“Do you know," Peter asked, "why swallows build in the eaves of houses? It is to listen to the stories.” ~ J.M. Barrie, Peter Pan



Katie is a Texan.

My uncle used to be the Sheriff in the town where Katie is standing, up there above all these words, and my cousin, his son, was killed in a head-on collision in his early 20s. My family is a big family and my uncle was an ex-Texas Ranger, so the funeral was standing room only, so many people there as a show of respect, so many from every branch of law enforcement you can name except Secret Service, and I wouldn't count them out. I remember at one point standing outside the church with other cousins, one of whom said there was more firepower at this funeral than usual, if you combined all the law enforcement weapons with all the kinfolk packing heat. I remember laughing a lot at that.

All these great old places that are almost gone, this one once a movie theater, now crumbling down, no back wall, the inside full of graffiti, but really great graffiti; I took tons of pictures. Another weekend and Katie & I were out driving again; we laughed about a facebook comment, a woman writing how rare  open-minded Texans were, and we sang back to her a very politically incorrect Ray Wylie Hubbard song, not serious, but not really joking either, it growing tiresome and boring to hear the silly oh-so-predictable stereotypes, but, like I said, we just sang the song back and laughed and did that Texas shopping thang, and I almost bought a white petticoat that no way would even fit into the jeep it was yes-that-huge (we Texans may exaggerate a bit) and I found the perfect, perfect  table for my in-the-future art studio, 8 feet long, white, 500 bucks and I'm so broke, so no can do, and really nowhere to put it right now. I didn't care, it was that  perfect, but it was also that left behind. The map at the taco place caught my eye - the perfect shade of light teal and I should've taken a picture, but it's Texas and we drive, so I'll go back and catch it another time.  And I'll take more pictures of the Texan - it's a shame to let it go. Think of all the first kisses that took place there, all those young hearts-a-fluttering, all that energy still hovering about. If I had money I'd restore it to something, if not a theater.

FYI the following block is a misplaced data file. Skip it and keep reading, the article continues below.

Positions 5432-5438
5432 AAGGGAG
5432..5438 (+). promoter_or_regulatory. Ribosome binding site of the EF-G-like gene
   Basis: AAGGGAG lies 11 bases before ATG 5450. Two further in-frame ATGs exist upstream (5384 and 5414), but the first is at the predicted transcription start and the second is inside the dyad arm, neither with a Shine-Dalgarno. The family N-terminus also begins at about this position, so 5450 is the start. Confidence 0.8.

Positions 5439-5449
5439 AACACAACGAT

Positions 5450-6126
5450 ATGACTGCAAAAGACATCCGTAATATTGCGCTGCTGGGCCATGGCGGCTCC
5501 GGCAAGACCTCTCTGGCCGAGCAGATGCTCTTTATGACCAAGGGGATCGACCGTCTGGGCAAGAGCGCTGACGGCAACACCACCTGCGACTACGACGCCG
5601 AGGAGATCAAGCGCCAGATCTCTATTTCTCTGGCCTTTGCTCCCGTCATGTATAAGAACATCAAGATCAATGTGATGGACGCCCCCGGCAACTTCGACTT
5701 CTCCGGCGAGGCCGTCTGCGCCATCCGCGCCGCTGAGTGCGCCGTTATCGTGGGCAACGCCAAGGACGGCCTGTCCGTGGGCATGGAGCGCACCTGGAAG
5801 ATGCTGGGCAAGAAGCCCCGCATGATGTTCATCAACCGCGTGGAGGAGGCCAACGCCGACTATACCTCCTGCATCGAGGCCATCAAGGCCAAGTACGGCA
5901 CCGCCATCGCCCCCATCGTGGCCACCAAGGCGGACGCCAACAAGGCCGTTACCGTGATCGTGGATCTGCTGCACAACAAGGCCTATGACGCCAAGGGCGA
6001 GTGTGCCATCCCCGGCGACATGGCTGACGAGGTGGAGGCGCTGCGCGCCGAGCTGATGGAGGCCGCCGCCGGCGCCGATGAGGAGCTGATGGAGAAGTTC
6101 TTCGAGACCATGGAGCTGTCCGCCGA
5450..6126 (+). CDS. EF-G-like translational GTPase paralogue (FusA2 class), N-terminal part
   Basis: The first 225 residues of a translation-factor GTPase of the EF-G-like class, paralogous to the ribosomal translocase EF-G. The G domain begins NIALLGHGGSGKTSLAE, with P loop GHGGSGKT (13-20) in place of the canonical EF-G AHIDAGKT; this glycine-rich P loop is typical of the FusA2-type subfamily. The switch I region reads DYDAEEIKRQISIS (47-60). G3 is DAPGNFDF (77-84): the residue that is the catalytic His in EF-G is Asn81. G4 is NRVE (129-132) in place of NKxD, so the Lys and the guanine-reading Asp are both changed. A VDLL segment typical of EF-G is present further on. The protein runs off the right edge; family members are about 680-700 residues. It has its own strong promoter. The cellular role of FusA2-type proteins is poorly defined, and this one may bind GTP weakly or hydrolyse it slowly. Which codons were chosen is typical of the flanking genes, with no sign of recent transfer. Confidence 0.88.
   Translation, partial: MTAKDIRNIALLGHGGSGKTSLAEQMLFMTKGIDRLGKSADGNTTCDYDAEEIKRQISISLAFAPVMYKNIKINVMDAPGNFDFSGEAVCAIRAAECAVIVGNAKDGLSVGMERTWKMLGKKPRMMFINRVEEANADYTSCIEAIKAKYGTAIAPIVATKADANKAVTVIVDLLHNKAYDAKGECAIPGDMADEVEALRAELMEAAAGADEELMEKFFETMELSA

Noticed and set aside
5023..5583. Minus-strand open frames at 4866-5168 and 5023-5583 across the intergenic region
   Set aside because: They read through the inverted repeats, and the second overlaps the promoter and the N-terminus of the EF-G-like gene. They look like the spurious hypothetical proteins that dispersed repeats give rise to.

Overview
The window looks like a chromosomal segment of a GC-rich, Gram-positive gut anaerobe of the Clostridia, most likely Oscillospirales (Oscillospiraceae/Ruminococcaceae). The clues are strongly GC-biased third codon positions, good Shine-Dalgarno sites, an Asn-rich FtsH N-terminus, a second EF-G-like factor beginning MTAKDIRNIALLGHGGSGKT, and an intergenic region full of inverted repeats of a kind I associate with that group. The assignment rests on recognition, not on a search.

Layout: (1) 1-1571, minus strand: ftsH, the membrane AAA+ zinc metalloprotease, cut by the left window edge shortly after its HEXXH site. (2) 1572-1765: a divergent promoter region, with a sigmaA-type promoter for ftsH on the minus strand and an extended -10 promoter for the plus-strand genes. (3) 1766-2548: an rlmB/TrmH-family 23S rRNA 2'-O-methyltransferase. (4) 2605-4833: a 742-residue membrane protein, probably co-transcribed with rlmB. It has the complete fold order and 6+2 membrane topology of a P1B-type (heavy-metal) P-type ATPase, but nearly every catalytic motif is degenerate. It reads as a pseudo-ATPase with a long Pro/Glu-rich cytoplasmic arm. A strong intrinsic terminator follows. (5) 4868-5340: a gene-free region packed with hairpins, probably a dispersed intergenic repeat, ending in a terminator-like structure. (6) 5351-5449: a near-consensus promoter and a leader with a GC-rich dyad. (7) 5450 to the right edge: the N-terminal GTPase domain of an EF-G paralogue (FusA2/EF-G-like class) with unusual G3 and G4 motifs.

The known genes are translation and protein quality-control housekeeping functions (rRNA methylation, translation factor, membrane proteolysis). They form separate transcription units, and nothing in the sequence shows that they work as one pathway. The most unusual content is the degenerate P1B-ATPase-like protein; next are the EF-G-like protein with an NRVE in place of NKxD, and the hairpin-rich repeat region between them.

On the way home, Katie and I passed a funeral procession headed in the other direction, and of course, everyone pulled over to the side of the road, even on our wrong side, and waited until it had passed, and I talked about when my father died, and how touching it was to see that show of respect from the drivers on the road. It's a small gesture, but a very visible one, and it meant a lot. We were glad to carry on the tradition, glad to live somewhere that still does such things.